EY: Even with such “ridiculous” stunts, and the like, this entry is easily one of the darkest in tone. This is intentionally done as a transition away from the highly emotional Furious 7, in order to kick off a new trilogy. Vin Diesel has taken over the franchise as not only its star, but also as a producer, helping to shape the story and set it on solid ground as the eighth film comes roaring into theaters this week. Despite an even larger, and more impressive cast, this series is clearly still about Dom. With the passing of series star Paul Walker, who died while filming Furious 7, the final film featuring Walker’s character of Brian roared to a $1.5 billion dollar haul. This was pretty impressive for the seventh entry in a series that began as a simple FBI investigation into a band of street racing thieves.
With Justin Lin directing four of the entries and creating a mini “Furious-verse” to connect all of the films to a larger story line, Walker’s death struck a giant hole into the franchise that threatened the seventh film’s release. The film was finished with the use of already shot footage, CGI, and the involvement of Walker’s brothers who filled in for him in various scenes. Following the massive success of the seventh film, and the outpouring of sentiment from the fans mourning one of the series’ main stars, the question was always going to be, “What now?” With Fate of the Furious, Vin Diesel takes the wheel of the franchise.
Fate is a lot of fun if you accept what you’re going into: An implausible story that spends more time showing cars than anyone spent writing the dialogue.
TB: And while I’m not the best judge for how this installment compares with the others, the energy is impressive for an eighth (!) chapter. Several moments reminded me of 2003’s The Italian Job (a movie I never seem to skip over if I see it’s showing on cable), which makes plenty of sense once you realize the two movies share director F. Gary Gray. Fate is a lot of fun if you accept what you’re going into: An implausible story that spends more time showing cars than anyone spent writing the dialogue. Cipher remotely driving a fleet of “zombie cars” down the streets of New York are more awe-inspiring than Johnson’s, “I will beat you like a Cherokee drum,” line. (Oof.) The real comedic highlight is Gibson, the only actor who thrives in this ridiculous version of our world. Diesel, Rodriguez, and even Johnson feel like remnants of the moodier start this franchise had, but Gibson truly lives in the parallel universe where an orange Lamborghini is the vehicle of choice for speeding across the snow from a nuclear submarine. If you can just forget about that pesky body count you never see, you can probably live there for a few hours, too.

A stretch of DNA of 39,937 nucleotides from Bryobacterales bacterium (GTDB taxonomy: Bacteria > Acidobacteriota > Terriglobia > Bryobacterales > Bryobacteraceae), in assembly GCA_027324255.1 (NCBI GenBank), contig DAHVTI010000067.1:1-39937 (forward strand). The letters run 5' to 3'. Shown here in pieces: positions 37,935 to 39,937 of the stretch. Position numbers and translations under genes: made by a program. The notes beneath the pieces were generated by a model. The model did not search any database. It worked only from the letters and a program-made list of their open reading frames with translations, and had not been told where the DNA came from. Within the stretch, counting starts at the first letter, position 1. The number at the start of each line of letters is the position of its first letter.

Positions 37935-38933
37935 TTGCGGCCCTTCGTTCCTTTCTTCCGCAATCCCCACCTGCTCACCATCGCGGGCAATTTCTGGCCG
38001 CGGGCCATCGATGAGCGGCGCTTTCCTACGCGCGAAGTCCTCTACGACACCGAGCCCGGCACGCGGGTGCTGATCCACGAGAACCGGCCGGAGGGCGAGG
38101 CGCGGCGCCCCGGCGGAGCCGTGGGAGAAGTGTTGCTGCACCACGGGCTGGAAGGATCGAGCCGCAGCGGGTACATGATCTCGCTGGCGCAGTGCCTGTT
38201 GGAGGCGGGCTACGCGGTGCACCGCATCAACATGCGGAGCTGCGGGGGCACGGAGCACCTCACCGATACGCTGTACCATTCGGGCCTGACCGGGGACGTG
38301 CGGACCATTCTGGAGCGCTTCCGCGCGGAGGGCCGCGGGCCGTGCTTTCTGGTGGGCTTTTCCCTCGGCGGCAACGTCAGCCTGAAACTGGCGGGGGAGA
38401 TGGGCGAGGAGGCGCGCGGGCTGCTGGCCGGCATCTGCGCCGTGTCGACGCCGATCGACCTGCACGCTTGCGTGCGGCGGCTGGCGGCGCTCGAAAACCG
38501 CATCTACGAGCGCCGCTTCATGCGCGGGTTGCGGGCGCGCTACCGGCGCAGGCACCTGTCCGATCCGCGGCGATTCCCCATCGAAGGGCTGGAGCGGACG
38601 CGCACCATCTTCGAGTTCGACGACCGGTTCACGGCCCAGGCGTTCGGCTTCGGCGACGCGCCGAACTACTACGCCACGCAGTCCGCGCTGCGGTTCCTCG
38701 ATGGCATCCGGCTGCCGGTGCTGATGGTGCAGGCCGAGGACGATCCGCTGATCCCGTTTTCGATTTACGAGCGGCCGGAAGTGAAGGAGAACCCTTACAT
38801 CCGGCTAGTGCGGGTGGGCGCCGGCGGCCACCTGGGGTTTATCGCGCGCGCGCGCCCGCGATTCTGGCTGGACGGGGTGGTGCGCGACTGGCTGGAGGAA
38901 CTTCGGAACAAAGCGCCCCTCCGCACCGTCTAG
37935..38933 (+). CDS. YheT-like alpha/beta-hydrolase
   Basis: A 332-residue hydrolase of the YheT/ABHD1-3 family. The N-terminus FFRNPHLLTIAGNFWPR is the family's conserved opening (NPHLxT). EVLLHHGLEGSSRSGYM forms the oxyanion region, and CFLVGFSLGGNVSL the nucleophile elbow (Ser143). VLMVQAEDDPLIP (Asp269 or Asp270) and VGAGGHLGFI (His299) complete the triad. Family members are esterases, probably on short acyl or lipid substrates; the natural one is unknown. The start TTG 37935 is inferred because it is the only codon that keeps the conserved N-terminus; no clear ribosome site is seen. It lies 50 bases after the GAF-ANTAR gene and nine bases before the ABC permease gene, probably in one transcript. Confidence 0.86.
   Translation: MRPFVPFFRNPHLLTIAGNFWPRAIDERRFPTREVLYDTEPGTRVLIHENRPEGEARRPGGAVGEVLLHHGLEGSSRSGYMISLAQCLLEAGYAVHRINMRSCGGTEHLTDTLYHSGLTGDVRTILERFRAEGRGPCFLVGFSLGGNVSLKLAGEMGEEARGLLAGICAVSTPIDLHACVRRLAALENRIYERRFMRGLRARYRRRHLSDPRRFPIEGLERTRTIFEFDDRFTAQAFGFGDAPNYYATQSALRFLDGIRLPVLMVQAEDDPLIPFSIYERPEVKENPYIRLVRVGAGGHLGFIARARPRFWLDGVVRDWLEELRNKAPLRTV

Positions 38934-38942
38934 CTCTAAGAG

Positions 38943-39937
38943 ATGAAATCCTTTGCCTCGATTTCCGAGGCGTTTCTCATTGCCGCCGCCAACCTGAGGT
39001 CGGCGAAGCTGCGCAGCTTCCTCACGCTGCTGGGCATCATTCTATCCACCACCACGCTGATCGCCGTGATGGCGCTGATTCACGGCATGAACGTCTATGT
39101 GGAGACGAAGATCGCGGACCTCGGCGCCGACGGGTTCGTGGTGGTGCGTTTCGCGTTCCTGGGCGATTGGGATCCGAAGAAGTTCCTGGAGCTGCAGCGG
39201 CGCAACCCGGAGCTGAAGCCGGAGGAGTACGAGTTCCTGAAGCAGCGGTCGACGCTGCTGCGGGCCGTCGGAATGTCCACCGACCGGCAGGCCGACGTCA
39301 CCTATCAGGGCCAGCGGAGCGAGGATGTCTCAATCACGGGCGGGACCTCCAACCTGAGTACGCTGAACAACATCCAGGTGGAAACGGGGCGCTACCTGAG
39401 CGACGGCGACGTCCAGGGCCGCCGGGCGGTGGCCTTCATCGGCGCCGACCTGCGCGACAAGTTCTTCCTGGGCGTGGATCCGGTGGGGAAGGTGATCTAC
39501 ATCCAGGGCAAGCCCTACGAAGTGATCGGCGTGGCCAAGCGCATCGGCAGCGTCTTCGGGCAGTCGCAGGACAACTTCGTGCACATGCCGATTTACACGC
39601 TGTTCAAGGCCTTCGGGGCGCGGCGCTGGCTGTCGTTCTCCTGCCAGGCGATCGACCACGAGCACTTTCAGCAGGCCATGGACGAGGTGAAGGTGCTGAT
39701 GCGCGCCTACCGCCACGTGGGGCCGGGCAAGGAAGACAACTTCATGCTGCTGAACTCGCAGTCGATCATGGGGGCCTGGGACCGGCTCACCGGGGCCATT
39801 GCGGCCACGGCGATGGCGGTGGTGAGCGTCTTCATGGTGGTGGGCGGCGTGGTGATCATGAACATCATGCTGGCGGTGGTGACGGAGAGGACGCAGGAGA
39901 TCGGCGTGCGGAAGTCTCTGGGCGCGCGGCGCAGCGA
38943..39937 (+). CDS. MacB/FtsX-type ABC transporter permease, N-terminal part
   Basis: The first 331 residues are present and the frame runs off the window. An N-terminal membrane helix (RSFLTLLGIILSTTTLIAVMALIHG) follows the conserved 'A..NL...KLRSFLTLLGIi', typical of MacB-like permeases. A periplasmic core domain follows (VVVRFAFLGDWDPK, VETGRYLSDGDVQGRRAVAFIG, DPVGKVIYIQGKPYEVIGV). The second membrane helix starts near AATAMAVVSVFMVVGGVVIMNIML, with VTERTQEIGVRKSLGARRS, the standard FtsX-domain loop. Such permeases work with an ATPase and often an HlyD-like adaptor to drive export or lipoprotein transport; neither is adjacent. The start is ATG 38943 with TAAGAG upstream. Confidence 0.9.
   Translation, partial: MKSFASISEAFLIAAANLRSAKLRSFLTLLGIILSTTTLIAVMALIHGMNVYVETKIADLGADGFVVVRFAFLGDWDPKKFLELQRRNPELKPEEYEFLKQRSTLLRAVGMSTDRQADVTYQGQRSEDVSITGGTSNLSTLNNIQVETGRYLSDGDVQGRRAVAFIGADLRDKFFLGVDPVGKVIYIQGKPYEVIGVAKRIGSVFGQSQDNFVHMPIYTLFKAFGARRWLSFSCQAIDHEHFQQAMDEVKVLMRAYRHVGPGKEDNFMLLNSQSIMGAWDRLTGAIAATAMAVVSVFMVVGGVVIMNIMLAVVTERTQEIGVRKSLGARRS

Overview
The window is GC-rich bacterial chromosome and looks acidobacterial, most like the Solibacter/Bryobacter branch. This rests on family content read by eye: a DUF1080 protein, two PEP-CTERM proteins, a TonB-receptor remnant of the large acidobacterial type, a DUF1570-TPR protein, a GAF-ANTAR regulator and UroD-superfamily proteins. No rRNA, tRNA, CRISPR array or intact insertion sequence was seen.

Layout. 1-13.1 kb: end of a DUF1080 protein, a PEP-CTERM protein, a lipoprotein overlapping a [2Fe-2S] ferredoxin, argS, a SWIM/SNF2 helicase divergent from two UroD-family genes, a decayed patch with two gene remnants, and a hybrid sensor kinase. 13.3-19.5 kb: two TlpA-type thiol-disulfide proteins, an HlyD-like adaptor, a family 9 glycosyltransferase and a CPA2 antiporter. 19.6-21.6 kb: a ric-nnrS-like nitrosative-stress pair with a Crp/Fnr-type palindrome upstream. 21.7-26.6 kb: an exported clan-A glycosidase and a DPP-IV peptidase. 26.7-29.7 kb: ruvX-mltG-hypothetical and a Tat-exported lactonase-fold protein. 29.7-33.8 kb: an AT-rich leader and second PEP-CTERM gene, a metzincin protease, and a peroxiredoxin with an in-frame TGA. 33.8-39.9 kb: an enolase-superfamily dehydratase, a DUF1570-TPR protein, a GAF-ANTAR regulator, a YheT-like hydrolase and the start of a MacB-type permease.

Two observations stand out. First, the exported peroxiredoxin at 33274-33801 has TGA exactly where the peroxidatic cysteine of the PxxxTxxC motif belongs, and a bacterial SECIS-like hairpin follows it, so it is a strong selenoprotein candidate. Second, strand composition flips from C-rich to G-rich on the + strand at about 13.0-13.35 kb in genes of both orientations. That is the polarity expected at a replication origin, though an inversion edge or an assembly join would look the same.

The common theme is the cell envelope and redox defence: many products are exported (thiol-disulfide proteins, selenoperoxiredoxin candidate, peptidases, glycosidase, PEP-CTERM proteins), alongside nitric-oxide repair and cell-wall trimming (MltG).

EY: It will definitely be a hit. By dialing back some of the excessively implausible scenes and bringing in a great actress and villain via Charlize Theron’s Cipher, this film landed above film’s 6 and 7 for me, especially watching it on an IMAX screen. Given the massive box office haul of Furious 7, this entry should do well. With plans for 2 more films, we will certainly see more of Dom and the gang, but for a ride lived a quarter mile at a time, this series has gotten a lot of mileage out of its engine. It’s time to hit the NOS, though, as the engine light is now on and there isn’t much time left to get this series across the finish line. As long as the final set of films has some fun and provides the thrills that fans of this series have come to love, then the Fast and Furious franchise will give us a photo finish. But we aren’t there yet, and if Vin Diesel and the gang have anything to say it’s that there is still some tread left on these tires.